Tips

  • I pan-fried the vegetables on a non-stick using as little oil as possible.
  • Bengalis use Radhuni in the tempering and recommend Panch Phoran as a substitute. Since I did not have Radhuni, I used Panch Phoran.
  • Use mustard oil if possible as it adds a certain Je Ne Sais Quoi to the Shukto.

Shukto from Bengal for Durga Puja

Durga Puja Recipes

I love Navratri in general. It is a time when Mumbai is all aglow with colour, and there is song, and dance in the air. Towards the end of the Navratri period comes this festival of Durga Puja, that is very special to Bengalis and others in East India. This is a collection of  Durga Puja Recipes to celebrate this holy festival.

Bengalis do everything with passion. This reflects in everything they do at Durga Puja; be it the Pujo and Anjali; the way they dress up; and in the food that is served. Food at Durga Puja is simply divine of course, because it is blessed and is Prasad.  It also reflects the richness and the generosity of the Bengali spirit. Each dish is laden with goodness, whether it is the simple Khichuri or the delectable Rosogulla.

I have just a few recipes and hope to grow this collection of Durga Puja Recipes as time goes by.

 Bhoger Khichuri | Niramish Khichuri

Bhoger Khichuri or Bengali Khichuri or Niramish Khichuri with Baigun Bhaja

Begun Bhaja | Bengali Style Pan-Fried Brinjal

Baigun Bhaja or Bengali Pan-Fried Aubergine

 Mishti Doi

Mishti Doi - Caramel Flavoured Sweetened Yogurt - Bengali Speciality

 Bhapa Doi

Bhapa Doi - Sweet Steamed Yogurt from Bengal

Alu Phool Kopir Dalna

Alu Phool Kopir Dalna or Bengali Cauliflower and Potato Curry

 Bandhakopir Torkari

Bandhakopir Torkari or Bengali Cabbage, Peas, and Potato Curry

 Jhinge Posto

Jhinge Posto or Ridge Gourd in Poppy Seed Paste - Bengali Recipe - 2

Patishapta

Patishapta - Ready to Eat

 Tomato Khejur Aamshottor Chutney

Bengali Tomato Khejur Aamshottor Chutney | Bengali Style Tomato, Date, and Mango Leather Chutney

 

 

Bengali Tomato Khejur Aamshottor Chutney | Tomato, Date, Mango Leather Chutney

When I first read about the Bengali Tomato Khejur Aamshottor Chutney, I wanted to try it that instant. Much water has flown under the bridge and I finally got round to mking this delectable Bengali Style Tomato, Date, Mango Leather Chutney this past week.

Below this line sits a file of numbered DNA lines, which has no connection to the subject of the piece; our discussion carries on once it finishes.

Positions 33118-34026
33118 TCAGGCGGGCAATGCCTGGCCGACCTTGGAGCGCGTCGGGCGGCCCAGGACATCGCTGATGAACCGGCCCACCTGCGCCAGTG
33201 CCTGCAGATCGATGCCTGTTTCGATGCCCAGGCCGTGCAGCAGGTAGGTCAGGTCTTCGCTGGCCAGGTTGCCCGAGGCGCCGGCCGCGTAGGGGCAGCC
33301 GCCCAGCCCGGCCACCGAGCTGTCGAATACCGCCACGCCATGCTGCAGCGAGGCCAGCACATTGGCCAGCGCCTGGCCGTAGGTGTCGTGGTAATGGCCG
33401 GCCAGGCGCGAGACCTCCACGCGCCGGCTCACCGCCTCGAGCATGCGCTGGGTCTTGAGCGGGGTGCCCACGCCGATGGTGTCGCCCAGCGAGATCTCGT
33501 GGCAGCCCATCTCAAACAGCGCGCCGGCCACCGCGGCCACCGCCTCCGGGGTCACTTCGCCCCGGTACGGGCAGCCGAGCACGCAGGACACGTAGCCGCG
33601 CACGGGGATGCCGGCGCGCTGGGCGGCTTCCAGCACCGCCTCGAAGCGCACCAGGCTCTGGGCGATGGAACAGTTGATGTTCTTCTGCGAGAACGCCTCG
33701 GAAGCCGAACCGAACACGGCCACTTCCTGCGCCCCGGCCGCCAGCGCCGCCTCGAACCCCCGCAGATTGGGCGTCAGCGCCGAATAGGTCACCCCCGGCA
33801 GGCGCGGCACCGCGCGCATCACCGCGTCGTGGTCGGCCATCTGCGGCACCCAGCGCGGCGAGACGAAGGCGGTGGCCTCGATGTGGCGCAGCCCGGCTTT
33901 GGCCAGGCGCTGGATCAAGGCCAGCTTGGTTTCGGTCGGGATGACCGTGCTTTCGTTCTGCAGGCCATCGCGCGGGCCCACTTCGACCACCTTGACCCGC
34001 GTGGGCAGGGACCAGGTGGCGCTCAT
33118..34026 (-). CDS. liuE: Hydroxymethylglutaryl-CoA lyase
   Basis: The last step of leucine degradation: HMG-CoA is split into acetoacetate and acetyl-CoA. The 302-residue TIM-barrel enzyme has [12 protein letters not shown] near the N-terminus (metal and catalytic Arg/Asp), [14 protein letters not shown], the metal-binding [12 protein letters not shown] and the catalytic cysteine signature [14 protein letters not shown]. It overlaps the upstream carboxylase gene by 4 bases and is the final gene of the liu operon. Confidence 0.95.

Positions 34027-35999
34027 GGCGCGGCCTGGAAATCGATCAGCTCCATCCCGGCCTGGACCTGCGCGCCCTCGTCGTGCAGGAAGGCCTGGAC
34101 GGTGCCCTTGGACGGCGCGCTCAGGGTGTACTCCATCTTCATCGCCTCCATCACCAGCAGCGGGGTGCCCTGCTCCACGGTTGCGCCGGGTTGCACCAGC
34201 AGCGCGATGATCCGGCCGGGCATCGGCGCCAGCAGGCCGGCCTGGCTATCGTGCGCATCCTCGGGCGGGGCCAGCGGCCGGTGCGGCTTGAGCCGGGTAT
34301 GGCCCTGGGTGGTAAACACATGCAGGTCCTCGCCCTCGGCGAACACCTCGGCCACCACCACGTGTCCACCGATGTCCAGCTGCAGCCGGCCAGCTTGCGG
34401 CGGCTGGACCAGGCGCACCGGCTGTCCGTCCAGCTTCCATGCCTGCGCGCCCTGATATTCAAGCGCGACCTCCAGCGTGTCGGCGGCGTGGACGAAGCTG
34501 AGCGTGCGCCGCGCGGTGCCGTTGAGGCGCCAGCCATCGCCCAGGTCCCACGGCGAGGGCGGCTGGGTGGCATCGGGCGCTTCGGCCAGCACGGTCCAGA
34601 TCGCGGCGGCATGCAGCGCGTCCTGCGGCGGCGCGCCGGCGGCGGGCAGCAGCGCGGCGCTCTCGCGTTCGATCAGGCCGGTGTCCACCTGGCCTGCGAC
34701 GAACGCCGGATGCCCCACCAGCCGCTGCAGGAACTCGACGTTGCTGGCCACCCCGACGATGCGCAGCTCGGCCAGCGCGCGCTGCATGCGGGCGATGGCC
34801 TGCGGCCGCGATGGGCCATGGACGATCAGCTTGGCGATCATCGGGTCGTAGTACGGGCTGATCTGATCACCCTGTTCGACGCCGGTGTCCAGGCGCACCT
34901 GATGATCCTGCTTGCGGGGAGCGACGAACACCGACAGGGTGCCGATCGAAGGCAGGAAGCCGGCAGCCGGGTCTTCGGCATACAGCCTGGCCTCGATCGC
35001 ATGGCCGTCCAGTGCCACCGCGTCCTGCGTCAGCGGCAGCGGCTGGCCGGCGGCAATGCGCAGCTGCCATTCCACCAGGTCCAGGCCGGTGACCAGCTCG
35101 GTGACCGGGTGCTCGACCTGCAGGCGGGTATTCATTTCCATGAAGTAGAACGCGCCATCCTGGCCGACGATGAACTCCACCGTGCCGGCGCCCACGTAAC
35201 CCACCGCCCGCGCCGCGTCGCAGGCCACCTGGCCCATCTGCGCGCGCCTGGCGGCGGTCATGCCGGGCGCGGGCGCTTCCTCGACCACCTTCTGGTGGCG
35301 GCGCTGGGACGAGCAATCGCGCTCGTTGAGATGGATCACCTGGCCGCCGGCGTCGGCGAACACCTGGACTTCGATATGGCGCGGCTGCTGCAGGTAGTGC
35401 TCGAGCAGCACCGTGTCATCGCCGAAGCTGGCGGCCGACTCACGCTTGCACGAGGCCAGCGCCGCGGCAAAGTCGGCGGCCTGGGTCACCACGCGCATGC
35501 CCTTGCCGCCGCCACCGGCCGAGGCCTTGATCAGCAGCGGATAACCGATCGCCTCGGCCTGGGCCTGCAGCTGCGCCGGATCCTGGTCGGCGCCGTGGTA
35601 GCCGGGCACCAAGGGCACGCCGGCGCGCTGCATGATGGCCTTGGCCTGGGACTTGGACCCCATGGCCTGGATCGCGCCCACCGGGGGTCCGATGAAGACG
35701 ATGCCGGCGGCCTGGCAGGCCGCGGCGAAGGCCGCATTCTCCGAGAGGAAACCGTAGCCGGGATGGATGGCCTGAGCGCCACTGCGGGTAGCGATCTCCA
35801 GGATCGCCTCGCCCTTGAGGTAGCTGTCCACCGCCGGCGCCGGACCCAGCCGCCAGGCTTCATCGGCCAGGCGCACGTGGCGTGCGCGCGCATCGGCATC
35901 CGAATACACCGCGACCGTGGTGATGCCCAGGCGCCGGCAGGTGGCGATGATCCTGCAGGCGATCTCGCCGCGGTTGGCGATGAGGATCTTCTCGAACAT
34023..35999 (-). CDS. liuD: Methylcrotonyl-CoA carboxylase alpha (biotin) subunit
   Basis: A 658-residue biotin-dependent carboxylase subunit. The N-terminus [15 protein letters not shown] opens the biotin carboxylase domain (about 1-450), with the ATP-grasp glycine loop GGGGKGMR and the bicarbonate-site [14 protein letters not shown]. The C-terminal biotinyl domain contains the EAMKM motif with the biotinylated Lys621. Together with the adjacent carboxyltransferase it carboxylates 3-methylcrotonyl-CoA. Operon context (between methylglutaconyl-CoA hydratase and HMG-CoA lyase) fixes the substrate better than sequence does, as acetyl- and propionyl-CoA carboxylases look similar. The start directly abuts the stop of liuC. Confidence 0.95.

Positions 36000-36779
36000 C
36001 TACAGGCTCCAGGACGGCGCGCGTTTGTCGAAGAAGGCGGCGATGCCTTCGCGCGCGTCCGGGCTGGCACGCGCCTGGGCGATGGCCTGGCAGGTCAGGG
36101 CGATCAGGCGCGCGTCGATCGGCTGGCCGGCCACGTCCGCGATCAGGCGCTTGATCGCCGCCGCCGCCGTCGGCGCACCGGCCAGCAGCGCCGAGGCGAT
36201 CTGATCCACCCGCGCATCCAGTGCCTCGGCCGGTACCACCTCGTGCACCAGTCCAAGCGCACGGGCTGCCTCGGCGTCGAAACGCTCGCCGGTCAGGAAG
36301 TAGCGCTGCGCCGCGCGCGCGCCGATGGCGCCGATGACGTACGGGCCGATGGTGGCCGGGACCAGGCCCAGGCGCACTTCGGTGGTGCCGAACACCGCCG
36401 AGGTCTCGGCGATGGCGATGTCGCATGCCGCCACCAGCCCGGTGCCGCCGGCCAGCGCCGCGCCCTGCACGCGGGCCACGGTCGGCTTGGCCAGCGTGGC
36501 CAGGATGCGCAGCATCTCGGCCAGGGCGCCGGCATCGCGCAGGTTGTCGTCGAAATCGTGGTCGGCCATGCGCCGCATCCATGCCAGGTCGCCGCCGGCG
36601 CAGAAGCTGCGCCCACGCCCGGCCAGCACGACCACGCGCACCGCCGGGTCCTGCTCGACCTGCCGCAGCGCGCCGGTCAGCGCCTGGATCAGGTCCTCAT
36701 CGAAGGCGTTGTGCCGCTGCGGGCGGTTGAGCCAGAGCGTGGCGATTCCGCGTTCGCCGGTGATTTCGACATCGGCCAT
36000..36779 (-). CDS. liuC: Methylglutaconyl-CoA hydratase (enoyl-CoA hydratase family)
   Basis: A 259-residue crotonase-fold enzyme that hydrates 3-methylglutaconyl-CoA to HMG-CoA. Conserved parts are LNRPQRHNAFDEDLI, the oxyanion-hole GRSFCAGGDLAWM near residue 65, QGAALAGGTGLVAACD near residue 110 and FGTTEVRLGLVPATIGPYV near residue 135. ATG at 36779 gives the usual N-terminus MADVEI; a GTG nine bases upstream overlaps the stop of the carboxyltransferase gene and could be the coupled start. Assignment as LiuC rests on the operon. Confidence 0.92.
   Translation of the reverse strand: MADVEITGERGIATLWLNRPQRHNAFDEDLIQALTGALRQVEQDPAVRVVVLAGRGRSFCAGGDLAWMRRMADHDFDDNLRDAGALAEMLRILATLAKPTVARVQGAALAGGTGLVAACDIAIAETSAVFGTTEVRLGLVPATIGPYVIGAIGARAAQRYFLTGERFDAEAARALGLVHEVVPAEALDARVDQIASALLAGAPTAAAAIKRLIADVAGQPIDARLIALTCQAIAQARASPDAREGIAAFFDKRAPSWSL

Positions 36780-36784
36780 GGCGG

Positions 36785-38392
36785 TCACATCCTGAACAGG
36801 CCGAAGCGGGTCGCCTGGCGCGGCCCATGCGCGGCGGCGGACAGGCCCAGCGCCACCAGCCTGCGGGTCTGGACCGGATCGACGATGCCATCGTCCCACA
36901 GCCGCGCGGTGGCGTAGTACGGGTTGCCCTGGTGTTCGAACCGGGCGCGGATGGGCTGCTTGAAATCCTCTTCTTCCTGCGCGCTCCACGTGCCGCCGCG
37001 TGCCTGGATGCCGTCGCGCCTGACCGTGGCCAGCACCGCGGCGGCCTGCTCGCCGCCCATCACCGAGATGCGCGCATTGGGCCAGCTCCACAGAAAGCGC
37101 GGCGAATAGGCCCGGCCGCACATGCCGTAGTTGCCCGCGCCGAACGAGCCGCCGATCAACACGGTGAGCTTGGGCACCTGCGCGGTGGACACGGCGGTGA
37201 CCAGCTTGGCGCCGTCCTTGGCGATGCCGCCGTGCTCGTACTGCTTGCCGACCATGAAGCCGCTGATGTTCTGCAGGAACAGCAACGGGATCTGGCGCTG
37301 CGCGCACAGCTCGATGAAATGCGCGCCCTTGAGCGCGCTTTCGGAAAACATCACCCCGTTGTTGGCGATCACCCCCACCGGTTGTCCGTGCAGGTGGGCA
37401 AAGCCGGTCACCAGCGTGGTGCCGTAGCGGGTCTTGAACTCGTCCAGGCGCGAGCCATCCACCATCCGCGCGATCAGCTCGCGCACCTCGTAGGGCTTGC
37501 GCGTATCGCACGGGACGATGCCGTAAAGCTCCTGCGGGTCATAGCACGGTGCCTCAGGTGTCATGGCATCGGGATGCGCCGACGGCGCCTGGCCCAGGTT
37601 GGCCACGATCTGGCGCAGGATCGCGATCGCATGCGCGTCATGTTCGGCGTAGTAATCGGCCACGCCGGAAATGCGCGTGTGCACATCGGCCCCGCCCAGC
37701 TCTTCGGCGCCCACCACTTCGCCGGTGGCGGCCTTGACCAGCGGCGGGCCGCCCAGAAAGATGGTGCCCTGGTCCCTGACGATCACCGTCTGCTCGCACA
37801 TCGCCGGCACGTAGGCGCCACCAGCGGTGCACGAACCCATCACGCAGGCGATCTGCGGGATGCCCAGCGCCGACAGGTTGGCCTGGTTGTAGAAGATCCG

I also think the timing is perfect because Durga Puja is just around the corner.

As I read the recipe for this chutney I tried to imagine its taste. While I realised that it would be sweet, I was not quite prepared for the tangy-sweet chutney with achari undertones because of the Panch Phoran. Absolutely delightful. I would also recommend that you savour this delicious Bengali Tomato Khejur Aamshottor Chutney a day after it is made so that all the flavours are well-infused.

The Bengali Tomato, Date, Mango Leather Chutney is such delight to the palate and I can only wonder at why I waited this long to try it.

So without much further ado, here is the recipe!

Bengali Style Tomato, Date, Mango Leather Chutney
Bengali Style Tomato, Date, Mango Leather Chutney

How to Make Bengali Tomato Khejur Aamshottor Chutney | Tomato, Date, Mango Leather Chutney

  1. Finely Chopped Tomatoes – 1.25 Cups
  2. Finely Chopped Mango Leather (Aam Shotto, Aam Papdi) – 1/4 Cup
  3. Thinly Slices Dates/Khejur – 1/4 Cup
  4. Golden Raisins – 1/8 Cup
  5. Grated Palm Sugar or Sugar – 1/3 Cup (more if you want you chutney to be sweet)
  6. Panch Phoran – 1.25 tsp
    1. Saunf, Fennel Seeds – 0.25 tsp
    2. Jeera, Cumin – 0.25 tsp
    3. Methi Dana, Fenugreek Seeds – 0.25 tsp
    4. Kalonji, Nigella Seeds – 0.25 tsp
    5. Rai, Mustard Seeds – 0.25 tsp
  7. Turmeric – 1/4 tsp
  8. Red Chillies – 1 or 2
  9. Oil – 1 tbsp
  10. Salt to Taste

Method

  1. Over medium flame, heat the oil.
  2. Add the panch phoran.
  3. Stir-fry for a few seconds till the aromas of panch phoran are released.
  4. Add split red chillies and stir-fry for a couple of seconds.
  5. Add the tomatoes.
  6. Stir-fry till stewed.
  7. Add the chopped dates, raisins, and turmeric.
  8. Add about 1/4 cup water.
  9. Over medium flame, cook covered till the dates and raisins are cooked. Stir occasionally.
  10. Add sugar and salt.
  11. Mix well.
  12. Cook on low flame till the sugar has melted.
  13. Turn off the heat.
  14. Enjoy Bengali Tomato Khejur Aamshottor Chutney by itself or with rotis (as I did).

Tips

  • You can also make this chutney without the Aamshotto or Mango Leather. In this case, you may want to increase the amount of dates a bit.
  • As I said earlier, this chutney tastes better the next day. 🙂
  • There are variations of this recipe that used powdered Panch Phoran as the final step (instead of whole Panch Phoran as tempering). Do try it that way as well.
Bengali Tomato Khejur Aamshottor Chutney
Bengali Tomato Khejur Aamshottor Chutney